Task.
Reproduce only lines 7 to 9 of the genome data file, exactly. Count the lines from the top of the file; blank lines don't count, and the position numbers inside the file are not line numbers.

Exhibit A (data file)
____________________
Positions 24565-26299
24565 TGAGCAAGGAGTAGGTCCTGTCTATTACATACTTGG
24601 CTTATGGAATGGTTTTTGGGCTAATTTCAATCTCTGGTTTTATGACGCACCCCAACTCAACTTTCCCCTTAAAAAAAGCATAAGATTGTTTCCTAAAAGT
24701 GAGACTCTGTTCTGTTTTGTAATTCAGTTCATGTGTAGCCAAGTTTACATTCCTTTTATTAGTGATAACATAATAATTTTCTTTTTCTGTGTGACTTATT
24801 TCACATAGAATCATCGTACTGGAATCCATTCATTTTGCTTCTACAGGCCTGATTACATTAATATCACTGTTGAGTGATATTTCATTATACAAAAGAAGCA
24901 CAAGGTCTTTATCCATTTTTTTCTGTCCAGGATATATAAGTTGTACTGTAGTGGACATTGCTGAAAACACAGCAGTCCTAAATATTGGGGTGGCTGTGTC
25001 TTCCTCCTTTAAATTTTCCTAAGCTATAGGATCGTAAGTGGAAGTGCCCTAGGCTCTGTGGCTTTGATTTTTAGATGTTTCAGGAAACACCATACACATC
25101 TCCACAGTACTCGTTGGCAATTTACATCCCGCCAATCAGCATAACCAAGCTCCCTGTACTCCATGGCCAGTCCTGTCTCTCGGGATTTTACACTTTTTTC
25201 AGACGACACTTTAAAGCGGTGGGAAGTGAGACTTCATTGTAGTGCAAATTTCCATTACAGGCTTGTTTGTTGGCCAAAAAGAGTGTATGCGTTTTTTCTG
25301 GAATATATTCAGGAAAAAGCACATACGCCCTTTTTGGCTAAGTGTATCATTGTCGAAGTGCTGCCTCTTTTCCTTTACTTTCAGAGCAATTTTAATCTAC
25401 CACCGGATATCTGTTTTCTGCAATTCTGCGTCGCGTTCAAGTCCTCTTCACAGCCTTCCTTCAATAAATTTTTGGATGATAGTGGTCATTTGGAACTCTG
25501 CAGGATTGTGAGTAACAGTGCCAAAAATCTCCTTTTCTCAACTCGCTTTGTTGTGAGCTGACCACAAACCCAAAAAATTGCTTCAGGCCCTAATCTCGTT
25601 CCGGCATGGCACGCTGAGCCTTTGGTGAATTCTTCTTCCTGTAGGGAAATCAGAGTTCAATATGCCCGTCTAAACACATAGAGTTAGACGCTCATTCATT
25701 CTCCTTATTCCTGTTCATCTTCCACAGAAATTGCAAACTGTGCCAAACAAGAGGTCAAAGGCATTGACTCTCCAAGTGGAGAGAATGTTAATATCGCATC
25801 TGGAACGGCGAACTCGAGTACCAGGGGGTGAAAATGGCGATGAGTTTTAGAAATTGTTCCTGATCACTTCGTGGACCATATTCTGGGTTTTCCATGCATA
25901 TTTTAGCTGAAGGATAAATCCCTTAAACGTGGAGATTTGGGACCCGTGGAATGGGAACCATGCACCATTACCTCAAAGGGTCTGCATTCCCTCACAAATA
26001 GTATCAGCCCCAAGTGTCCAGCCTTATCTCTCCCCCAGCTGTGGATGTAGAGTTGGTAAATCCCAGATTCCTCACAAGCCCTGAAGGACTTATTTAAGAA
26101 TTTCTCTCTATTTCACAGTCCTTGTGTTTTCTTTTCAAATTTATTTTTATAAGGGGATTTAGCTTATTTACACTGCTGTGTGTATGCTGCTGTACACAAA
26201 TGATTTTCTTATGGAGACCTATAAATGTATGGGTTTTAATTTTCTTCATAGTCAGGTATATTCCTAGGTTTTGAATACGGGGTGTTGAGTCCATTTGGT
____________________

25001 TTCCTCCTTTAAATTTTCCTAAGCTATAGGATCGTAAGTGGAAGTGCCCTAGGCTCTGTGGCTTTGATTTTTAGATGTTTCAGGAAACACCATACACATC
25101 TCCACAGTACTCGTTGGCAATTTACATCCCGCCAATCAGCATAACCAAGCTCCCTGTACTCCATGGCCAGTCCTGTCTCTCGGGATTTTACACTTTTTTC
25201 AGACGACACTTTAAAGCGGTGGGAAGTGAGACTTCATTGTAGTGCAAATTTCCATTACAGGCTTGTTTGTTGGCCAAAAAGAGTGTATGCGTTTTTTCTG